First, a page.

Bobby Long

Bobby Long (born Robert Thomas Long, 18 September 1985) is a British singer-songwriter, whose largely acoustic body of work has its roots in folk. Born in Wigan, Greater Manchester, England, he moved at the age of four to Calne, Wiltshire, where he grew up, though he still holds deep roots in Wigan. He currently resides in New York.

Long learned cello and guitar and started writing songs when he was 18. His earliest performing experience was as lead guitarist in a local grunge band. Long moved to London in 2005 to attend London Metropolitan University where he studied sound and media for film. He began playing open-mic nights at local clubs, meeting a coterie of likeminded young musicians, among them Sam Bradley, Marcus Foster and Robert Pattinson, whose career as an actor was just beginning. Long’s career trajectory took a major leap when Pattinson performed the song "Let Me Sign," co-written by Long and Foster, in the 2008 blockbuster vampire film Twilight.

Long graduated from college in June, 2009 (earning a degree in music for film after writing his senior thesis on the social impact of American folk music) and commenced performing full-time. A spring series of showcase dates introduced him to American audiences in New York, Los Angeles and Nashville, and, by July, he embarked on the critically well-received "Dangerous Summer" tour. Long fans, who first discovered his music via the "Twilight" soundtrack, turned out for shows throughout the U.S. and Canada and pushed his MySpace page well over one million page views. He recorded the 10-song collection Dirty Pond Songs to be available at his shows. Recorded in his London bedroom, it included traffic noises and all. "Left to Lie" from Dirty Pond Songs, became an iTunes favorite, topping the site’s "Unsigned" chart and reaching #8 its folk music chart. "The Bounty of Mary Jane" from Dirty Pond Songs and a live version of his "Being a Mockingbird," recorded at Arlene’s Grocery in New York City, were also released via iTunes. "The Dangerous Summer" tour continued until the end of 2009, logging some 80 performances in all.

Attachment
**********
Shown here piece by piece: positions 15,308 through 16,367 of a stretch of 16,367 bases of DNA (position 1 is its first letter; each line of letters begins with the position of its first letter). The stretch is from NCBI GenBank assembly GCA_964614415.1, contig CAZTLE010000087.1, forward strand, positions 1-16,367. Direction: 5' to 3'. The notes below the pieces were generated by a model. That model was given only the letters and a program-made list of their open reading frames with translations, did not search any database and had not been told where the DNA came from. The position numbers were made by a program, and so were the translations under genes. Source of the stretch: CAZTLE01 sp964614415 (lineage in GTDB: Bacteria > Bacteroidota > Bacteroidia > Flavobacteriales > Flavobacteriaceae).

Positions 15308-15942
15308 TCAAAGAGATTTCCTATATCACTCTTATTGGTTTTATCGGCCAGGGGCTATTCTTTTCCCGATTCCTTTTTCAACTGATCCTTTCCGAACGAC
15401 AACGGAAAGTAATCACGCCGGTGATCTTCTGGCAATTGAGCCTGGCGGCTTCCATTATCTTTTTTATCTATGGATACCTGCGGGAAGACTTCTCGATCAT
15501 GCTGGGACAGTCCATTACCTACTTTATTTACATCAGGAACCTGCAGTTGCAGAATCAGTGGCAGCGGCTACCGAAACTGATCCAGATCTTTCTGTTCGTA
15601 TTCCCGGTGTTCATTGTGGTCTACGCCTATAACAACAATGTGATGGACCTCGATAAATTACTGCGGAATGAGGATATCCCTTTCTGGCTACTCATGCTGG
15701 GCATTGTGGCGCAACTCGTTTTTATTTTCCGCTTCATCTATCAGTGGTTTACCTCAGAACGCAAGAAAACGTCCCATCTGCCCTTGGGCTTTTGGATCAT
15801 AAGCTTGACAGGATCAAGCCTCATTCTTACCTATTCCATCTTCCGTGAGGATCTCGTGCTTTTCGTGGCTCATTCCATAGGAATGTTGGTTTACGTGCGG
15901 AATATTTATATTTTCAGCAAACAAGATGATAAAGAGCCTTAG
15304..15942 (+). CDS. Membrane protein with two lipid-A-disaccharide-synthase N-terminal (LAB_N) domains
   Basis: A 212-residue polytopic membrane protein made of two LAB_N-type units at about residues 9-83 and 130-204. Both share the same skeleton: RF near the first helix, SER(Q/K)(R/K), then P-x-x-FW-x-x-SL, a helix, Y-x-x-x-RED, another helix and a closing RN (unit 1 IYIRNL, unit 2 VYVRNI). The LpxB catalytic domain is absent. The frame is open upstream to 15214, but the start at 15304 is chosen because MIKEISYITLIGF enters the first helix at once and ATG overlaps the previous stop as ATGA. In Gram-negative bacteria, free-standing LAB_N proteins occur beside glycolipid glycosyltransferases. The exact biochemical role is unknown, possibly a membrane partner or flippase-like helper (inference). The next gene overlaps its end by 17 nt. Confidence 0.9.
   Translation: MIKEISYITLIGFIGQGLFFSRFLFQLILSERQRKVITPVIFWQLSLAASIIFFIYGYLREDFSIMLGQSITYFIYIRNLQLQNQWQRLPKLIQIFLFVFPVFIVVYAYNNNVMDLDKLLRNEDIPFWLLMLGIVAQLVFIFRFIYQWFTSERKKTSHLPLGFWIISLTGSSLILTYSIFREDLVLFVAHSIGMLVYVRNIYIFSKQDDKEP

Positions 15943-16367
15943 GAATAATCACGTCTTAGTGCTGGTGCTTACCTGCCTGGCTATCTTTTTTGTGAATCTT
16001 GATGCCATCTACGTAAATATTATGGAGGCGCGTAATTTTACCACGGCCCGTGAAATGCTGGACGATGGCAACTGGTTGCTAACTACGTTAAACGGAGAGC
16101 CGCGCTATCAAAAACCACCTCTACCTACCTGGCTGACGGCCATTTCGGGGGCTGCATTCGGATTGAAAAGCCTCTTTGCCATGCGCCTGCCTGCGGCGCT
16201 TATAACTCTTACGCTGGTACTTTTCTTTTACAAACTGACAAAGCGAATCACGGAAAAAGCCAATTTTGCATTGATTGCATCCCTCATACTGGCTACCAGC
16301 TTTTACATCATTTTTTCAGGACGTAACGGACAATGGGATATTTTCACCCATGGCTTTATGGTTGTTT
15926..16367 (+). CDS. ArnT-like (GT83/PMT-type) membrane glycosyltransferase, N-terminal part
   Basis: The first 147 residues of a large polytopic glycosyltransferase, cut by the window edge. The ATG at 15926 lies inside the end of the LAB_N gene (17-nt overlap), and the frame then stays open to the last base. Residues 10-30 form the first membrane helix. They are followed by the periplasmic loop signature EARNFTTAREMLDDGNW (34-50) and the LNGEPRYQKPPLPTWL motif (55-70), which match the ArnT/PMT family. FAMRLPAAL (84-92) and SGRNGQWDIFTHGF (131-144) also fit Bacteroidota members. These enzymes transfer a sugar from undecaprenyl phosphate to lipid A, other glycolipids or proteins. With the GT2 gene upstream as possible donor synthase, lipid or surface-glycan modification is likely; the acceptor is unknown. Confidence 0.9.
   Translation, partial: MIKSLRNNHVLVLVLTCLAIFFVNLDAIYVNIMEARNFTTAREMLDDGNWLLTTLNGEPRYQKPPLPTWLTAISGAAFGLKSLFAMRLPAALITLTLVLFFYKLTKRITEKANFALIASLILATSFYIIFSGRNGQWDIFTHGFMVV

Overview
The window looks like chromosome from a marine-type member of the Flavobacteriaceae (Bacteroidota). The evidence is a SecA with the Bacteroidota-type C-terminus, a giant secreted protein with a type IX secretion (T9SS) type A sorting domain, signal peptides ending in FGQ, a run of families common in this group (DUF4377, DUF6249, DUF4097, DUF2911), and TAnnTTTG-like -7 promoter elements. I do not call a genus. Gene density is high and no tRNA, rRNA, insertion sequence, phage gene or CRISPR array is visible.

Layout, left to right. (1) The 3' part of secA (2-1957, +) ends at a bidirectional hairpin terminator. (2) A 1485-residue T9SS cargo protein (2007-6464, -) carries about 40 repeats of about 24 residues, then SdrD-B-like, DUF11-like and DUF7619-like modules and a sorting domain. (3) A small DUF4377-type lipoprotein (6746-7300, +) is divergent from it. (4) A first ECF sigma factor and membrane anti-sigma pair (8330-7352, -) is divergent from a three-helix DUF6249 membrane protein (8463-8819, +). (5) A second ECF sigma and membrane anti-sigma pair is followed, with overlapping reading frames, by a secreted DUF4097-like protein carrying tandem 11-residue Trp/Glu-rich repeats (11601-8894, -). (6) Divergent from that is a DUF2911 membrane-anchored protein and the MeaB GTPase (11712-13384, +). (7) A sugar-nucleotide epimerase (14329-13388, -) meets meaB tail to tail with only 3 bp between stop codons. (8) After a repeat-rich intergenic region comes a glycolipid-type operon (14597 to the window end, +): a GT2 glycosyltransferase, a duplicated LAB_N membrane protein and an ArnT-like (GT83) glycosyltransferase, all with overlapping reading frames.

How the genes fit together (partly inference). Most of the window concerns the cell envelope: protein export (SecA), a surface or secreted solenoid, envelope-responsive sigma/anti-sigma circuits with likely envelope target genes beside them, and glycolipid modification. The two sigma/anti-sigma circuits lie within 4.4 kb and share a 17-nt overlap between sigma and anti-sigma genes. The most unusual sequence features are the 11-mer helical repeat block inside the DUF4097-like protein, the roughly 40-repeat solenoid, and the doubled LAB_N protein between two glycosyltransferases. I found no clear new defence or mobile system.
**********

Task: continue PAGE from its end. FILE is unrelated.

Source Wikipedia

 'Sick Man Blues'

'Sick Man Blues'
Tuesday, October 1, 2019

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 'The Bounty Of Mary Jane'

'The Bounty Of Mary Jane'
Sunday, February 10, 2019

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Bruce Springsteen

Bruce Springsteen

Bruce Frederick Joseph Springsteen (born September 23, 1949), nicknamed "The Boss", is an American singer-songwriter who is a solo artist and is the leader of the E Street Band. Springsteen received critical acclaim for his early 1970s albums and attained worldwide fame upon the release of Born to Run in 1975. Springsteen is known for his poetic and socially conscious lyrics, his career longevity, and his lengthy, energetic stage performances. He has recorded both rock albums and folk-oriented works, and his lyrics often address the experiences and struggles of working-class Americans.